Great Cities for St. Patrick’s Day

Author: Alecia Pirulis

Shadows of buildings cast along the Chicago River which is dyed green for St. Patrick`s day, as onlookers survey scene.

Saint Patrick was a fifth-century saint and national apostle of Ireland, but he didn’t start out there. Saint Patrick was actually born in Roman Britain, but when he was 16 years old he was kidnapped and taken to Ireland as a slave. Although he eventually escaped, he later returned to Ireland and is credited for bringing Christianity along with him. Saint Patrick died on March 17, 461.

While the shamrock can be traced back to Saint Patrick (he used it to explain the Holy Trinity to followers), the rest of what we associate with St. Patrick’s Day originated much later in the US: the parades, the green beer, and the celebrations. In Ireland, St. Patrick’s Day is a religious holiday, usually observed with a feast. Pubs were traditionally closed on March 17 up until the 1970s. Today, however, St. Patrick’s Day is a major tourism draw for Ireland, where celebrations typically include concerts, parades, food, drinks, and even fireworks.

One of the first St. Patrick’s Day parades took place in 1878 in New York. Today, celebrations large and small take place in cities across the country. So, where are the best locations for St. Patrick’s Day? It depends on how you want your celebration: big, loud, and crowded or smaller and less famous. Here are a few of our top picks:

Savannah, Georgia: St. Patrick’s Day is actually a two-week event in Savannah – they dye the fountain in Forsyth Park green and hold several ceremonies before holding the second-largest parade in the world. Every March, thousands crowd the streets of Savannah for the food, the fun, and the events. With such a huge celebration, you might think Savannah has a large Irish population, right? Well, no – there are fewer than six percent who claim an Irish heritage. But the first-ever St. Patrick’s Day Parade was held here in 1813, and it becomes more grand every year. If you don’t mind a bit of a crowd, the St. Patrick’s Day Parade in Savannah is a must-see.

Chicago, Illinois: If you haven’t seen the Chicago River dyed to a sparkling shade of emerald green, put this on your must-do list. The city has done this every year for more than 40 years, and it is incredible. Other cities have tried to recreate this vivid wonder, but so far, only Chicago has been able to pull it off. (Their method is top-secret but chemists have tested the formula and it has been proven safe for the environment.) In addition to the beautiful green river, Chicago holds two parades.

Boston, Massachusetts: Irish band concerts, a parade that attracts over 600,000, the Gaelic Gourmet Gala, bars serving pints of ale – it is no wonder that Boston attracts around 850,000 people during St. Patrick’s Day. Just over 15 percent of Boston’s population is Irish, and the celebration here begins at least a week before St. Patrick’s Day and continues until the beer is gone and the last jig is danced – often days later.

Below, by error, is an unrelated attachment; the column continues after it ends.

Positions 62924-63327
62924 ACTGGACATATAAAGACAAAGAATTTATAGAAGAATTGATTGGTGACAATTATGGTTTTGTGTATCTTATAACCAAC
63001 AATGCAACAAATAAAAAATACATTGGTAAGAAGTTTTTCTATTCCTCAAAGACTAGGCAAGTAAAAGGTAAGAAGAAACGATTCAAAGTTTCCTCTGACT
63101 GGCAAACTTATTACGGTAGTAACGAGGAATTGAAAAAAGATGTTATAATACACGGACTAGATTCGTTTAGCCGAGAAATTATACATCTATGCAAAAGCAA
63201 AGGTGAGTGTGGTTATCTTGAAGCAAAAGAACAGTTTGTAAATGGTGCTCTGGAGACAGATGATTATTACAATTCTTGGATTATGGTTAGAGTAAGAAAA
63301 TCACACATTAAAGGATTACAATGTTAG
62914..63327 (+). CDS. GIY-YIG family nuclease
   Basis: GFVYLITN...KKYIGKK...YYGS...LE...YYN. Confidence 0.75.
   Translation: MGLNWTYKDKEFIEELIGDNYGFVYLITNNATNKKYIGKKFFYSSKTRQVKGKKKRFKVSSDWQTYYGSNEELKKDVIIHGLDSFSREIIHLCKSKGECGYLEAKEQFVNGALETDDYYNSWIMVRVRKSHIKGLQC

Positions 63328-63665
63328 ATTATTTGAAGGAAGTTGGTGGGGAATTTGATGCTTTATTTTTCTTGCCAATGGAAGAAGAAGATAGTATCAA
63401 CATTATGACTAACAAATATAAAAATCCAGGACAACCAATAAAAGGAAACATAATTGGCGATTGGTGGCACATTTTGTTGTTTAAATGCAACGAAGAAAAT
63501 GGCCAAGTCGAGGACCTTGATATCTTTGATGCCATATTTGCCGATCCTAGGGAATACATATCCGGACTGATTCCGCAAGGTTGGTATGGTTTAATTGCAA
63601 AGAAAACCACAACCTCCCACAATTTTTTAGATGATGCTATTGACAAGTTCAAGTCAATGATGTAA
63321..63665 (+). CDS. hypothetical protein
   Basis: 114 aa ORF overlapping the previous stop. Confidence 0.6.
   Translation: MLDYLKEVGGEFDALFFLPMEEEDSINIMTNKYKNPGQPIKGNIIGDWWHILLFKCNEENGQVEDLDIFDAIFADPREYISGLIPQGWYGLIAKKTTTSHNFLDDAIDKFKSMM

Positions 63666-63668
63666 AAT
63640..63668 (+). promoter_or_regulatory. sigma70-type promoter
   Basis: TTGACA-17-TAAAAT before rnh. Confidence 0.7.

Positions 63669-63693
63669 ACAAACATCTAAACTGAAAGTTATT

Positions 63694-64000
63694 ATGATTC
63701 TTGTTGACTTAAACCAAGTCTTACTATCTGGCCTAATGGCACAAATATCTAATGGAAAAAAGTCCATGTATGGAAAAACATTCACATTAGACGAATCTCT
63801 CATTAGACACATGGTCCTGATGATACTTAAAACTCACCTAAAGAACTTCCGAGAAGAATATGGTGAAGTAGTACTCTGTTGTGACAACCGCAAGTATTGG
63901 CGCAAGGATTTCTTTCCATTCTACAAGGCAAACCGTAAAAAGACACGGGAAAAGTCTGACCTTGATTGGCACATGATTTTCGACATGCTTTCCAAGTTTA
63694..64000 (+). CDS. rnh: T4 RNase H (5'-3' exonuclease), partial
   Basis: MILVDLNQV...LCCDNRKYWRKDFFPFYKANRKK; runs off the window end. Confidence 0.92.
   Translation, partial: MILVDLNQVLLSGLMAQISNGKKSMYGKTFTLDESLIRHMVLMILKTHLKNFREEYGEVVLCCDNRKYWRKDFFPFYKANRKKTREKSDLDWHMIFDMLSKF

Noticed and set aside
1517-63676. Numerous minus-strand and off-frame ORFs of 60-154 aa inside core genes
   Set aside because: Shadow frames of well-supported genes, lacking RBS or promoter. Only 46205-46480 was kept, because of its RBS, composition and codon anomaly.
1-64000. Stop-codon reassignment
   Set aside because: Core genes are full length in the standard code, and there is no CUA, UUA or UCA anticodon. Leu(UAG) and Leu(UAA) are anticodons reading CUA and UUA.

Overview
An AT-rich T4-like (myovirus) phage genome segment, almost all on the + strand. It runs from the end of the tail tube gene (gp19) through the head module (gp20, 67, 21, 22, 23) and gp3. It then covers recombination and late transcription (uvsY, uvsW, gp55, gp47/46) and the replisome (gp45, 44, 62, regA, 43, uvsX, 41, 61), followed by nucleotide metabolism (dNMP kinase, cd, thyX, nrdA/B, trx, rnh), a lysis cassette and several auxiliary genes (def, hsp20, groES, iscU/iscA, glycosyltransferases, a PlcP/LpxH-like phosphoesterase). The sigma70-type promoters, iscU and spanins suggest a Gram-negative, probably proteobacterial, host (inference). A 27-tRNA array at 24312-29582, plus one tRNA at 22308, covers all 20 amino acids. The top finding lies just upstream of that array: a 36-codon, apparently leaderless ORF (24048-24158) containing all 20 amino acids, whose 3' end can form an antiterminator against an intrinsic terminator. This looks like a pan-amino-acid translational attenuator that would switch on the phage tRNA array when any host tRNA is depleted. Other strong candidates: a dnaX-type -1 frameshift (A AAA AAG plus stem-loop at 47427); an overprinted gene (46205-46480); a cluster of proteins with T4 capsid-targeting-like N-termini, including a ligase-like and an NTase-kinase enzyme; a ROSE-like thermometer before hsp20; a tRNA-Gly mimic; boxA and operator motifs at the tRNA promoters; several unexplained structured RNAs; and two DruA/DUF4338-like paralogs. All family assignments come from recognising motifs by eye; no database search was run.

If the three powerhouse cities for St. Patrick’s Day are a little too much for you, there are some great cities that keep their celebrating just a little more low-key, but you are guaranteed to have just as much fun.

Saint Paul, Minnesota: St. Paul’s LuckyPalooza is a fun-filled, giant street party that spreads along two blocks of West 7th. From tent parties to food stands to live music, there’s something for everyone — even if you are into extreme sports and mechanical bull rides! In addition to this event, St. Paul hosts a parade, the Annual Irish Celebration (a terrific event featuring Irish dance, food, and Celtic vendors), and a variety of events around town. Take Irish dance lessons, stop by James J. Hill House for the Irish Heritage Weekend, and visit the Landmark Center for events like Irish dance and entertainment.

Hot Springs, Arkansas: Do you consider yourself a fan of the slightly quirky? If so, then you’ll love the World’s Shortest St. Patrick’s Day Parade, an event started in 2003. Bagpipes, Irish Elvis impersonators (no joke), leprechauns, green Irish wolfhounds, marching bands, and unusual floats define this event. Other festivities include the Blarney Stone Kissing Contest and a post-parade concert. If you have a short attention span, this parade really is short – it takes place on Bridge Street, which is only 98 feet long.

Dublin, Georgia: You may be thinking, “Wait – there’s a Dublin, Georgia?” There is, and they have a month-long St. Patrick’s Day celebration. Events include the Shamrock Invitational Band Festival, the St. Patrick’s Dog Walk and Costume Contest, Baby Erin Go Braugh, the Shamrock Invitational Golf Tournament, the Leprechaun Contest, a Night of Irish Food and Music, the St. Patrick’s Arts and Crafts Festival, a Leprechaun Road Race …. Over 40 events are jam-packed from the middle of February until the end of March, when the Irish Balloon Festival and Carnival is held. Dublin is located about halfway between Macon and Savannah, roughly a little over an hour from each.

Since it is nearly spring, St. Patrick’s Day is our first opportunity to shake off the winter blues and enjoy a day of fresh air and sunshine, parades, great food, and yes – green beer. Even if your city doesn’t have a major celebration, some of the smaller cities across the country put on a good show, too!